Manito Park and Mirror Lake

In 1884, Francis Cook bought 40 acres at the top of the Grand Blvd hill, where the Cathedral of St. John now stands. He developed a farm there just outside the townsite. Two years later he purchased another 160 acres which includes all of the present Manito Park. He called the area Montrose Park. Cook planned to develop homesites in the area. He built a trolley line so potential buyers could have transportation to and from the area (1888). Unfortunately there was a depression in 1893 and Francis Cook lost the property. In 1903, the new owners organized to create a park of 95 acres and donate it to the city if the city agreed to provide water and roads to the area. It was a good deal for the developers and for the city.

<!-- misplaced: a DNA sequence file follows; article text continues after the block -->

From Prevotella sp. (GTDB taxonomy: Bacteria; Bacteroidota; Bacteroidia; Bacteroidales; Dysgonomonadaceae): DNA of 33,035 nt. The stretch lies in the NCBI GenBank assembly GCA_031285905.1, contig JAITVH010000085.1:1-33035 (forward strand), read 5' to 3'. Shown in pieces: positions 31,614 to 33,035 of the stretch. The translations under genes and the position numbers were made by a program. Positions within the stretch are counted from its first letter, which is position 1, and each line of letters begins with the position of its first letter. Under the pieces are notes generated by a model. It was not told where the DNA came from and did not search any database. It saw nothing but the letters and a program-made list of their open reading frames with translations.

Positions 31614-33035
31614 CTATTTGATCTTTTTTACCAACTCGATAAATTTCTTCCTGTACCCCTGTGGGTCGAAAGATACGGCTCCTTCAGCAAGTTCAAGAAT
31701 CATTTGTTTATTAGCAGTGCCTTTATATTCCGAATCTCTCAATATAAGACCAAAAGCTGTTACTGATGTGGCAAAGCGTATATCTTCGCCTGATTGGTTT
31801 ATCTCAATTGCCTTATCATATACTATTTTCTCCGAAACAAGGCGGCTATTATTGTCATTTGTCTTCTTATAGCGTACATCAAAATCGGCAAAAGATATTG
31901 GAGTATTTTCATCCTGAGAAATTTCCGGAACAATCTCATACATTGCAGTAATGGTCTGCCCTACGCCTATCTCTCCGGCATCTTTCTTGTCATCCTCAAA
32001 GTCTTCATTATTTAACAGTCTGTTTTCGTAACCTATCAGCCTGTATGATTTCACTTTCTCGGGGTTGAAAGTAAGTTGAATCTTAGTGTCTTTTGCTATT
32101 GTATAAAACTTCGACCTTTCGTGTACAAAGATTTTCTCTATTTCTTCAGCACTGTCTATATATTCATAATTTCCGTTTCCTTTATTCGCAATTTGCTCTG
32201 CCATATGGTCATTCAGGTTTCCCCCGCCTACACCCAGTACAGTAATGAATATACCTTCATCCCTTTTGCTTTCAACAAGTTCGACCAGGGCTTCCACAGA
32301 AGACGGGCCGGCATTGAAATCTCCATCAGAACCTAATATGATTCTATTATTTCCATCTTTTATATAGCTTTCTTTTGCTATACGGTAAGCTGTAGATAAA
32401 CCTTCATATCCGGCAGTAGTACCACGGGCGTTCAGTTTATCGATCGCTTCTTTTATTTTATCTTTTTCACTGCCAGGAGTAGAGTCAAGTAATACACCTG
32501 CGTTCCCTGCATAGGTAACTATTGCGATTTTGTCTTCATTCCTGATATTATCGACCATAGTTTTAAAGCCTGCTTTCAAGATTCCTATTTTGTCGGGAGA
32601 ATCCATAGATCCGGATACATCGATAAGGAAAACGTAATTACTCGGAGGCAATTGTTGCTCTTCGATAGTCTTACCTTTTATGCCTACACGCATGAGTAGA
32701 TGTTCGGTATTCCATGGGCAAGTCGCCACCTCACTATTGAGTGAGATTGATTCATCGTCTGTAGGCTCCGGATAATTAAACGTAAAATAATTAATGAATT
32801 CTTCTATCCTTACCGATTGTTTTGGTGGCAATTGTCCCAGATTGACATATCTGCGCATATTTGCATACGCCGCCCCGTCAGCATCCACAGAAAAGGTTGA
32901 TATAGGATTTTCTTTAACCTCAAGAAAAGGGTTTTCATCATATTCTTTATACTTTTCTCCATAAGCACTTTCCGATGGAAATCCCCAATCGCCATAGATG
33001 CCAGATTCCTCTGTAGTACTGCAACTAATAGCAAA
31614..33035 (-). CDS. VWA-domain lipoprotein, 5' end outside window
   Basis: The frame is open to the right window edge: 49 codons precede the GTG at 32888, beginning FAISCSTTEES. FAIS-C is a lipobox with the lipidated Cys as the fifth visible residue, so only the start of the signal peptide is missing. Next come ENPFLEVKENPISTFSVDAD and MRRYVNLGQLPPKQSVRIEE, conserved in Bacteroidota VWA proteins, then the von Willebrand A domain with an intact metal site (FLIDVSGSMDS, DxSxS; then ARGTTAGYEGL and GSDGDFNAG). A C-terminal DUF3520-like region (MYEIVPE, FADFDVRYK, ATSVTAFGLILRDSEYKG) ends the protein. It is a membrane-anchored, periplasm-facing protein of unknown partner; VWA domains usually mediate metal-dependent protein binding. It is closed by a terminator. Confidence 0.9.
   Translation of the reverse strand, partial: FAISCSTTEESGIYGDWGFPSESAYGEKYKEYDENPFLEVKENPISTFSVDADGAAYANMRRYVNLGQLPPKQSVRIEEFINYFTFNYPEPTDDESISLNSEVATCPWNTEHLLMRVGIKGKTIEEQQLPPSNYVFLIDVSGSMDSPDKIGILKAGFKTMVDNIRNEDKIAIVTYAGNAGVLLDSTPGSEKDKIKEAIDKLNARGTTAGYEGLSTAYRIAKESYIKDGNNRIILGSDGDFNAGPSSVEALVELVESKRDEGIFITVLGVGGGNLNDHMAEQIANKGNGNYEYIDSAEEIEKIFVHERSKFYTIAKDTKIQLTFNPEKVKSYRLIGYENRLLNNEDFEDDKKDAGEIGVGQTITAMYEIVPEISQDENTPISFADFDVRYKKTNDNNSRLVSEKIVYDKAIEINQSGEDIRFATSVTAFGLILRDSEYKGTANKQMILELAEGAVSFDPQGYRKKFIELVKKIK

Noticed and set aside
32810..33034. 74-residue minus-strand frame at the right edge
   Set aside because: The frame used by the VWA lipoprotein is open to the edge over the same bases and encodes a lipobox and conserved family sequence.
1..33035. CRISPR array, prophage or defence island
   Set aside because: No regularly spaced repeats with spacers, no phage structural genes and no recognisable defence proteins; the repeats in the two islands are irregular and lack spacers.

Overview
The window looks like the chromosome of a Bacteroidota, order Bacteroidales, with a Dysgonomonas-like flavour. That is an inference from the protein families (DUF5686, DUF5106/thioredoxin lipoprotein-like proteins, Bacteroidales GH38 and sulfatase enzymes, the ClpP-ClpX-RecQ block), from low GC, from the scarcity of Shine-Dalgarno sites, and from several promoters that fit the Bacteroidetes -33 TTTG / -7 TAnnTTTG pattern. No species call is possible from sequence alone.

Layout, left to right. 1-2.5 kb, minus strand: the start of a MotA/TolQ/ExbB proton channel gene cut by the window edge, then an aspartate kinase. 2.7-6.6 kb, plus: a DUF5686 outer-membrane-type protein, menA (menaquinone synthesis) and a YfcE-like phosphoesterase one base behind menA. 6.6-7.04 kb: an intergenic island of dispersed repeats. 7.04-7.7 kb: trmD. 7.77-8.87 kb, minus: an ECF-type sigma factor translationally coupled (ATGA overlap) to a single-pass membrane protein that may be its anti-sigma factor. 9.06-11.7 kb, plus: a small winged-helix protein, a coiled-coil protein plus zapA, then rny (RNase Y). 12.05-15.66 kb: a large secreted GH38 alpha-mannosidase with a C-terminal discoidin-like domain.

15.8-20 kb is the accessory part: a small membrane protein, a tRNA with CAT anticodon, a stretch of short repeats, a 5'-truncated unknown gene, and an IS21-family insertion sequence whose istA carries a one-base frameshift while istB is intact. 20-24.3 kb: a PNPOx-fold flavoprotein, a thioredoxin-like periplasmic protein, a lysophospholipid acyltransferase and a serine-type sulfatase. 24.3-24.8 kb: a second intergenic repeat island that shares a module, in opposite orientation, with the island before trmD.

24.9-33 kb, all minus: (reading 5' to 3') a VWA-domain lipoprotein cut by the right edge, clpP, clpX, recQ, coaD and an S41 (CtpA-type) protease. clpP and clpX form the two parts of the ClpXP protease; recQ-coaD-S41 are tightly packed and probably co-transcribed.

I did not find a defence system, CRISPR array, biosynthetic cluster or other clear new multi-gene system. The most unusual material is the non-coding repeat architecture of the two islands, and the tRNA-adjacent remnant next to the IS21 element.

Did you know that Manito Park had a zoo? The zoo was founded in 1905 by the city council. It had to close when the Great Depression set in because they didn't have enough money to feed the animals. The last remaining parts of the zoo are a few bars, chains and hooks lodged in the rock face behind the parkside cafe which used to be the peanut shack. The zoo had a variety of animals ranging from muskrats to peacocks, goats to bears and many others. This park used to be a great place to go with family.
Soon after the zoo was started a little girl named Elizabeth Harris stuck her hand in the polar bear cage to feed him. The bear grabbed onto her arm and didn't let go. By the time spectators around her pulled her free, her arm remained inside the polar bear. That was the only casaulty of the zoo.

Manito Park - Mirror Lake

The duck pond at Manito park used to be called Mirror Lake. Francis Cook liked to take long walks with his family at Mirror Lake. The lake was fed by springs. There used to be a dance pavillion next to the lake. Mirror Lake and Goat Hill were very special places. In the winter, people ice skated and went sledding. In the Spring and Summer the park was popular for family picnics and band concerts.
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Revised: September 22, 2002
Reports completed in 2000.